Well, this is the one I've waited 'til the end to write about, in hopes that divine inspiration could help me tell you why I like this album. No dice. It's simply beautiful music with an honest, homey feel to it. Sort of like Teenage Fanclub's drugged-out neighbors in Scotland, the Delgados are like a more comfortable Spiritualized. Laid-back and dreamy, but with more warmth than you'd expect from one record. That's honestly about all I can say about this one... other than this band deserves a FAR wider fanbase than they've got. I've yet to play this record to someone who didn't immediately fall in love with it... and I've got some pretty fickle friends, folks...


14. Super Furry Animals - Mwng www.mwng.co.uk
I'm not supposed to 'get' this record. It wasn't made for me. It was instead made as a cultural celebration to the Furries' dear Wales. And, to be quite honest, I know very little about Wales, other than everyone who lives there talks like they're reading Chaucer... all the time. And "Mwng" is entirely sung in Welsh, which all in all makes the record just slightly less sensical than their previous English offerings. But why should this record appeal to me? I'm a Midwesterner and don't have easy access to my handy Welsh-English dictionary. (Actually, that's what the website - www.mwng.co.uk - is for.) Yet, for as incomprehensible as the language may be to me, the music speaks volumes. Heading back into less commercial territory than the band's last album, "Guerrilla," "Mwng" showcases a band at the pinnacle of their creativity. Jumping from punk to pop to the avant-garde and unclassifiable, "Mwng" remains a pleasure with each and every listen. SFA OK? You betcha.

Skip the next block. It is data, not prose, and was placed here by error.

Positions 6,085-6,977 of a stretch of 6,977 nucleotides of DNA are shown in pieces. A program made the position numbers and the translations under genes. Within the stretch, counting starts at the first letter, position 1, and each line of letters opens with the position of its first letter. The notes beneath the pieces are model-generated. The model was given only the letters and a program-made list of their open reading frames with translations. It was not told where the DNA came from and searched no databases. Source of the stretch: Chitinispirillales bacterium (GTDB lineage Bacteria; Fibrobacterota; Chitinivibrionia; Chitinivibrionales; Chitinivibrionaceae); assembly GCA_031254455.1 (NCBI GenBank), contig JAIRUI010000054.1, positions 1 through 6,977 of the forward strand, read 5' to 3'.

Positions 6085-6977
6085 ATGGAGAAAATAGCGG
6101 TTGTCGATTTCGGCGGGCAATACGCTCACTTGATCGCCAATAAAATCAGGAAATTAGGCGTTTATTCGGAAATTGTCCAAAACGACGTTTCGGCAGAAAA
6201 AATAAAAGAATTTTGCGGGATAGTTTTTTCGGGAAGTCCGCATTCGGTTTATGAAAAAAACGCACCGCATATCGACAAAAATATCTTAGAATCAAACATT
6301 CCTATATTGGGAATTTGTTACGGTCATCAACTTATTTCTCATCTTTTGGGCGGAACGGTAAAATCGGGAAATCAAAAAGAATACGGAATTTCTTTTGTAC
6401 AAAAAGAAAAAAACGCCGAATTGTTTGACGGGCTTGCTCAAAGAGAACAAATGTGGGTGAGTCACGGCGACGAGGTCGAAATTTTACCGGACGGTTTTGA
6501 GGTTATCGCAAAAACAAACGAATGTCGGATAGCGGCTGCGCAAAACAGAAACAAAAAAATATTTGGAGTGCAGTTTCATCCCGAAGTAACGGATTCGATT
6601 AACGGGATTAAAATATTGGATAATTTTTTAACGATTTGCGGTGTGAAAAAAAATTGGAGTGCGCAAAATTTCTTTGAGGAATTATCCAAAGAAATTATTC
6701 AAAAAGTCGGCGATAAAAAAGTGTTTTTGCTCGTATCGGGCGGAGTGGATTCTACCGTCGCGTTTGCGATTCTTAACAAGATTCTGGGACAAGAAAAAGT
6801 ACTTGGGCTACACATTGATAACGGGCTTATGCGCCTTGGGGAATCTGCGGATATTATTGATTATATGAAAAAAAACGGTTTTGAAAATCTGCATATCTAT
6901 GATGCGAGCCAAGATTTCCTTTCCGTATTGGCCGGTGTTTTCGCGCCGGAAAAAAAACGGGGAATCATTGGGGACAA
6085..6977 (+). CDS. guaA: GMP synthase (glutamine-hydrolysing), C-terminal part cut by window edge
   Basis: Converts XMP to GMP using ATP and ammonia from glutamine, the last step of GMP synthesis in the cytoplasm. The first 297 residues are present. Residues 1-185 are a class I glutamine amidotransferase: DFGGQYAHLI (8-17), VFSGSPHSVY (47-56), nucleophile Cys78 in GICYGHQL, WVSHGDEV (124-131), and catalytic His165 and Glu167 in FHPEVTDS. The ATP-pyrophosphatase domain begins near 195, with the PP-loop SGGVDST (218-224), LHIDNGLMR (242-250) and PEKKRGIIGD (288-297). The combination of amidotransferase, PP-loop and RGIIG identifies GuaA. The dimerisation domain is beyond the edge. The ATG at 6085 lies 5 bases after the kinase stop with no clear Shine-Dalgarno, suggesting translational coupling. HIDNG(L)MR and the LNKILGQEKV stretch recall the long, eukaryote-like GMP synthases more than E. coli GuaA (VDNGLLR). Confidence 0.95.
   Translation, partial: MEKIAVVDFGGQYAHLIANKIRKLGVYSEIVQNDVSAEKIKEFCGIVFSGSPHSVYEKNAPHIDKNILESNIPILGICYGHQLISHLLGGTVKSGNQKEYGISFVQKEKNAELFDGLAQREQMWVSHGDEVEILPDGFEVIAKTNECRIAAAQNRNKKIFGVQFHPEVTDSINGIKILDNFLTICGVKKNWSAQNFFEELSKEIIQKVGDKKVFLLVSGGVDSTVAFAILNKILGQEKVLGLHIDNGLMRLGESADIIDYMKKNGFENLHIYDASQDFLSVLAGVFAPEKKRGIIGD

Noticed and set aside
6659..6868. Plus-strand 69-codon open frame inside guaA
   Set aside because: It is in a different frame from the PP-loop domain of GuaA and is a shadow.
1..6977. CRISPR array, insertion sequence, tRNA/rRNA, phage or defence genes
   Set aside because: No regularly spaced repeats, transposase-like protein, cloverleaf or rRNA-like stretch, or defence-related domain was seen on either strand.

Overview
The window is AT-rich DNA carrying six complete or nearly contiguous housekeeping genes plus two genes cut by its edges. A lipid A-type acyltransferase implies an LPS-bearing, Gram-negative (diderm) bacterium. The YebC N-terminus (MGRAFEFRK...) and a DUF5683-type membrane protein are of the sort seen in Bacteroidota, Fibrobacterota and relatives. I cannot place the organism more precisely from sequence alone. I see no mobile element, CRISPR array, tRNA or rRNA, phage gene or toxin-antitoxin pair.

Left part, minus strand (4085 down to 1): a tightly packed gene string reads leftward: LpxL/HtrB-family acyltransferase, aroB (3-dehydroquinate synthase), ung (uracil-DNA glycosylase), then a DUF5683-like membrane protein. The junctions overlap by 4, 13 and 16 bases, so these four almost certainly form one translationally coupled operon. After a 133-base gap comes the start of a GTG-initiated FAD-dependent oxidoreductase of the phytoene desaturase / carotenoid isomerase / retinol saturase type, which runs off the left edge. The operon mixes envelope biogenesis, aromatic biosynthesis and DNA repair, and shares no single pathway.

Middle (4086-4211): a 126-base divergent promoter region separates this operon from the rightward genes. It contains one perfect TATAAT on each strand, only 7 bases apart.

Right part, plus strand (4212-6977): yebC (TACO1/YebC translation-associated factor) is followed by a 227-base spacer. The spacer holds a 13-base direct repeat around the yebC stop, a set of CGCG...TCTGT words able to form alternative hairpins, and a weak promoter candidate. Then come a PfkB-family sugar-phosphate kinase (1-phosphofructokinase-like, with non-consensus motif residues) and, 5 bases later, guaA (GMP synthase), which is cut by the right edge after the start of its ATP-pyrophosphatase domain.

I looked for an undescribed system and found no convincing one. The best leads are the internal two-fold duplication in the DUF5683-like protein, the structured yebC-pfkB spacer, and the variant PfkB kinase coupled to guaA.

13. Bluetones - Science and Nature www.bluetones.co.uk